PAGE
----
Olivera, WG, Ridge, KM, Wood, LDH, et al Active sodium transport and alveolar epithelial Na-K-ATPase increase during subacute hyperoxia in rats.Am J Physiol1994;266,L577-L584
 
Nici, L, Dowin, R, Jamieson, JD, et al Up-regulation of rat type II pneumocyte Na,K-ATPase during hyperoxic lung injury.Am J Physiol1991;5L,307-314
 
Wendt, CH, Towle, H, Sharma, R, et al Regulation of Na-K-ATPase gene expression by hyperoxia in MDCK cells.Am J Physiol1998;274,C356-C364
 

Figures

Tables

Table Graphic Jump Location
Table 1. Effect of Hyperoxia on Na,K-ATPase β1 Subunit Promoter Activity*
* 

Luciferase activity was normalized to either cytomegalovirus-β-galactosidase activity or protein concentration, then reported as a percent activity over control. Control is designated as the β1-817 promoter construct in normoxic conditions.

References

Skou, JC (1988) Overview: the NA, K-pump.Methods Enzymol156,1-25
 
Carter, EP, Wangensteen, OD, O’Grady, SM, et al Effects of hyperoxia on type II cell Na-K-ATPase function and expression.Am J Physiol1997;272,L542-L551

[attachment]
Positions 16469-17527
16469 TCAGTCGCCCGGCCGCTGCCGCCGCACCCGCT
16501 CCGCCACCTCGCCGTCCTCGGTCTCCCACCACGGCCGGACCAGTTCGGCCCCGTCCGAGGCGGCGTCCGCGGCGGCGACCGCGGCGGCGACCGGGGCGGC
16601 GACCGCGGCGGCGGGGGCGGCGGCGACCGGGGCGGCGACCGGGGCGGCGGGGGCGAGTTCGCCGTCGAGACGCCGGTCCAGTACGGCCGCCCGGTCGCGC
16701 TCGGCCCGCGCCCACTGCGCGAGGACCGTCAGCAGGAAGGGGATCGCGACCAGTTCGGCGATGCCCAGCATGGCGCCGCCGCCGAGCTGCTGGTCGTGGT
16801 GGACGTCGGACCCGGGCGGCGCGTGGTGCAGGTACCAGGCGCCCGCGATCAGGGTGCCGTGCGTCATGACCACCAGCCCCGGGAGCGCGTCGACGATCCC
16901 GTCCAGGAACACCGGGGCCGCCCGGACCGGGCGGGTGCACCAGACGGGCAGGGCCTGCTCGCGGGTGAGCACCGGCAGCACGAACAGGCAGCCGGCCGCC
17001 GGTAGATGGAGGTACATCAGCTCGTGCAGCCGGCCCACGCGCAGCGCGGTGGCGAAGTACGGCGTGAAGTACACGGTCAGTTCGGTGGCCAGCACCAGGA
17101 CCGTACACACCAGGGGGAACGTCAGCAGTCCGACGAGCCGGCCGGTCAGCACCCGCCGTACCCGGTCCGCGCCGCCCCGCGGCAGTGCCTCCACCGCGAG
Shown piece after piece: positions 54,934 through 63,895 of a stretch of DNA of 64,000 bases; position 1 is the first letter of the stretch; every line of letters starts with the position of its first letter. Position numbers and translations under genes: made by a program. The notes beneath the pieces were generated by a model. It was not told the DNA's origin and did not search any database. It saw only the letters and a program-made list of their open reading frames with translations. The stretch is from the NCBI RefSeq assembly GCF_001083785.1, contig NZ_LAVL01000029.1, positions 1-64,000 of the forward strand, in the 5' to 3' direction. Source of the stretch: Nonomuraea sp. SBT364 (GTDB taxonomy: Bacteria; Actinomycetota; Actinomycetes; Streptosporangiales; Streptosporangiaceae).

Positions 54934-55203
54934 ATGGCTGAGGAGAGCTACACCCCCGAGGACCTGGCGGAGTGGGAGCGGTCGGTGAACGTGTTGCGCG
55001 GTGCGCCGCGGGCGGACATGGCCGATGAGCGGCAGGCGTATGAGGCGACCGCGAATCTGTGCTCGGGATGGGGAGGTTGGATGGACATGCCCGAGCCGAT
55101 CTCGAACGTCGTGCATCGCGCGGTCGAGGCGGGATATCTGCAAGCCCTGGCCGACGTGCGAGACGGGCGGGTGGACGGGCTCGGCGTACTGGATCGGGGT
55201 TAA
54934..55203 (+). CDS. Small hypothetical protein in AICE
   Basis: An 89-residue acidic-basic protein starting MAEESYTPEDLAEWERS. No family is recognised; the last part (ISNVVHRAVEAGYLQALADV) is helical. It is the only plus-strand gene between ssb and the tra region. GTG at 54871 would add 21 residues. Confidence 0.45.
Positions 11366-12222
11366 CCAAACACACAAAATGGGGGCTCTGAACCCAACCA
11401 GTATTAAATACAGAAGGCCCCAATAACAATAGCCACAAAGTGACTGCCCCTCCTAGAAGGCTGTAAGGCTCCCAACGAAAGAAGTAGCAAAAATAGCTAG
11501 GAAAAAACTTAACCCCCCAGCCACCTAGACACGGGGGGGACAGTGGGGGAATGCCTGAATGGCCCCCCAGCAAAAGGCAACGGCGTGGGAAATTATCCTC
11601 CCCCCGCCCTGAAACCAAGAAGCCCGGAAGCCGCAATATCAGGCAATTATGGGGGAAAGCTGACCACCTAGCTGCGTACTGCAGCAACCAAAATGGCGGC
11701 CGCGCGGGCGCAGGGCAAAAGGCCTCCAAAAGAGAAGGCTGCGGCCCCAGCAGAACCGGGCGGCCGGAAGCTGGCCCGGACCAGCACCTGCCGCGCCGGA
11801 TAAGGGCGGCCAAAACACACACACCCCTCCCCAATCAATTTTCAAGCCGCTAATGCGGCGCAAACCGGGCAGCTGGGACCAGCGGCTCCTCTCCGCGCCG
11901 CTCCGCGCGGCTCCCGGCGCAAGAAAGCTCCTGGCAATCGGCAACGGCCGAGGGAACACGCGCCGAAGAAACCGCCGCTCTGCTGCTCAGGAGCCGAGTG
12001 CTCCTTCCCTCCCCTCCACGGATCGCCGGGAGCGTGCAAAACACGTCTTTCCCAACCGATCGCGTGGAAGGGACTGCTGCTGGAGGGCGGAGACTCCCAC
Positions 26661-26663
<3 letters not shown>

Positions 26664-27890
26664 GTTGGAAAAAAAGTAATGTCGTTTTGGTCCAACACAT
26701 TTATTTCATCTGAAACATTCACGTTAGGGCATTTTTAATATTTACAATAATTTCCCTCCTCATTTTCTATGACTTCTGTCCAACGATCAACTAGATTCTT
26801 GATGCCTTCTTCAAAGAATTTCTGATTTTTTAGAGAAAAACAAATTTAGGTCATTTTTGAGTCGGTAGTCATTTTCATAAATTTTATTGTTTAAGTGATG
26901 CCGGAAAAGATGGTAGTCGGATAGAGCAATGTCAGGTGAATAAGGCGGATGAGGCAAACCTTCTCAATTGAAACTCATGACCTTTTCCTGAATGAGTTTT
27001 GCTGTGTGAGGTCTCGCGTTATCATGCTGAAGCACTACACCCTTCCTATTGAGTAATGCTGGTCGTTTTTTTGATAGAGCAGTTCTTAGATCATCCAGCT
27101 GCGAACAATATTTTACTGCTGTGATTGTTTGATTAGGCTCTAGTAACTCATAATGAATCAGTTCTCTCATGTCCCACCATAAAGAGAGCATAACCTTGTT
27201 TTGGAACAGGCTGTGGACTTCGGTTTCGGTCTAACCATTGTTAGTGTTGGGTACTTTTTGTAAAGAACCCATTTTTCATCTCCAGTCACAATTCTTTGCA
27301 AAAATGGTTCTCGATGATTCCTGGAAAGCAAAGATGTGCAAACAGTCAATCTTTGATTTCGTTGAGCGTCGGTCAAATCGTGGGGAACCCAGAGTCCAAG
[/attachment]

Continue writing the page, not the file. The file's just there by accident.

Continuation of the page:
Carter, EP, Duvick, SE, Wendt, CH, et al Hyperoxia increases active alveolar Na resorptionin vivoand type II cell Na,K-ATPasein vitro.Chest1994;105,75S-78S
 
Harris, ZL, Ridge, KM, Gonzalez-Flecha, B, et al Hyperbaric oxygenation upregulates rat lung Na,K-ATPase.Eur Respir J1996;9,472-477
 
Olivera, WG, Ridge, KM, Wood, LDH, et al Active sodium transport and alveolar epithelial Na-K-ATPase increase during subacute hyperoxia in rats.Am J Physiol1994;266,L577-L584
 
Nici, L, Dowin, R, Jamieson, JD, et al Up-regulation of rat type II pneumocyte Na,K-ATPase during hyperoxic lung injury.Am J Physiol1991;5L,307-314
 
Wendt, CH, Towle, H, Sharma, R, et al Regulation of Na-K-ATPase gene expression by hyperoxia in MDCK cells.Am J Physiol1998;274,C356-C364